Interview with “The Lifechanger” Filmmaker Justin McConnell

Everything from The Thing to Invasion of the Body Snatchers and even Heaven Can Wait influenced filmmaker Justin McConnell’s libretto for “The Lifechanger.”

-PH: Lifechanger. Is this the long-awaited sequel to Marry Poppins?

-Justin: I’m not sure I get the reference. I’m going to be honest in saying that beyond little clips over the year, or seeing part of it on The Wonderful World of Disney when I was a kid, I didn’t actually see all of Mary Poppins. Or I’ve blocked it out.

-PH: Because Mary Poppins changes… lives. You see. Ha! What’s the general storyline? What was the pitch that sold your investors?

-Justin: I went in with the easy logline “It’s American Psycho through the perspective of The Thing” and then the basic “A murderous shape-shifter sets out on a mission to make things right with the woman he loves”. But you can’t really get much traction with just a logline these days, so I had it backed up with an 80 page visual lookbook and a pitch package.

-PH: And did those money-men ask for certain ingredients to be mixed into the movie?

-Justin: Not really, no. We had pretty much total control over the script, but those elements were already in the script. When it came to post our sales agents suggested we speed up the first act a little bit to get to one of our big effects earlier, for the sake of selling to the interntational market. An idea I was receptive to, as I trust their judgement and I believe it actually did improve the film. It starts like a rocket, and probably has helped our traction a lot. I’ve bluntly been told that by festival programmers, buyers, critics and audience members. Of course, there are also those that think the film moves too fast, but it kinda had to be one or the other, and slow-burn does not play well with the modern audience, as much as I prefer it with certain films. I personally think we found the right balance, but that’s for the audience to decide. You really can’t please everybody. You put ten people into a room and show them a film, and you’ll get ten different opinions.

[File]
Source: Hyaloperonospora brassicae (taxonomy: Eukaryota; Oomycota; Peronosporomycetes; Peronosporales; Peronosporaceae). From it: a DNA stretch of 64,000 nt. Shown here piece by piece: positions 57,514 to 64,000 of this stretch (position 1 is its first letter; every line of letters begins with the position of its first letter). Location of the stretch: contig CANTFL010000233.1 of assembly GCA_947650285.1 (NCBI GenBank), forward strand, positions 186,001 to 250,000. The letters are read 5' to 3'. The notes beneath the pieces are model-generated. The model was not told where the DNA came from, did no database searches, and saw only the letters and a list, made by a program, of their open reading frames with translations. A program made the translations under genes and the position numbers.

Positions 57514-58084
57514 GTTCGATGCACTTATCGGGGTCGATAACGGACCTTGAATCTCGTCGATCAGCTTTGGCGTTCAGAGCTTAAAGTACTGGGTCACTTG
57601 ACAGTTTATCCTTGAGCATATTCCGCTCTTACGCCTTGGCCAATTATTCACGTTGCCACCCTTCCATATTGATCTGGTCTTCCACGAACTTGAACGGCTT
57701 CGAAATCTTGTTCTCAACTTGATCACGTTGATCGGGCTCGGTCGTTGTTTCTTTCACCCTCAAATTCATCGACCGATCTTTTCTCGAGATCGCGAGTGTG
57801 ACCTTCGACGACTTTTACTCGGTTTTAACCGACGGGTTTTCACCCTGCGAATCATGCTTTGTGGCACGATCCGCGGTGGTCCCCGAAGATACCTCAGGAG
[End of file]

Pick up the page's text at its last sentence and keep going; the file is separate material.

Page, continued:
-PH: What about names? Were they happy for you to cast who you wanted?

-Justin: We didn’t have budget for ‘names’, and they knew it going in, so we didn’t really have any issue with that. We just needed the best performers we could afford out of the non-union people available to us, so we held an open casting, which all partners could give their opinions on. But ultimately I’m happy with the cast we ended up with. The inner voice was one area where we did have a little extra to get a ‘name’, and we did go out looking. We went to Tom Waits, David Cronenberg, John Carpenter, Burt Reynolds, Michael Rooker and Lance Henriksen. Lance actually agreed to do it (which is why he’s in the special thanks), and Rooker said he’d entertain the idea, but we were blocked from using either by SAG. So it was very lucky that we were able to use Bill Oberst Jr., and now that he’s done it, I honestly couldn’t see anyone else in that role. He knocked it out of the park, in my opinion.

-PH: How would you describe the tone?

Justin: Melancholy. Reflective. Existential. There’s definitely humor in the film, and fast paced moments, and gore, transformation effects, and the like. But it’s a pretty sad movie at the heart. About a lost soul just trying to have something more in life, while not realizing how much damage he’s causing to the world around him in the pursuit.

-PH: Is the film inspired by any horror flicks you loved growing up?

-Justin: Everything someone makes is influenced and inspired by their past experiences and the films they grew up watching, to some extent. Or the books they grew up with. So there’s definitely the DNA of Invasion of the Body Snatchers, The Thing, The Hidden, The First Power, The Borrower, Fallen, and even Heaven Can Wait in the film. Probably a lot more. But nothing was intended as a direct homage. It all just kind of came organically from whatever all those films did to my sub-conscious over the years.

-PH: As a horror film, how scary is Lifechanger on a scale of 1 to 11?

-Justin: Horror to me is an umbrella of a ton of sub-genres, and not all horror films have to be scary to be considered horror. I don’t personally consider ‘Lifechanger’ to be scary. It’s unsettling, and disturbing, and suspenseful. But scary, as in things that go bump in the night, or jump scares, or tension like that, it really isn’t. It’s difficult to be scared when the entire film is from the direct perspective of the monster, and the monster isn’t just a monster. The Universal Monsters weren’t really scary, but they were definitely horror films. So like a 4, if you’re talking scary. But it’s more than that.

THE LIFECHANGER releases January 1 on VOD.

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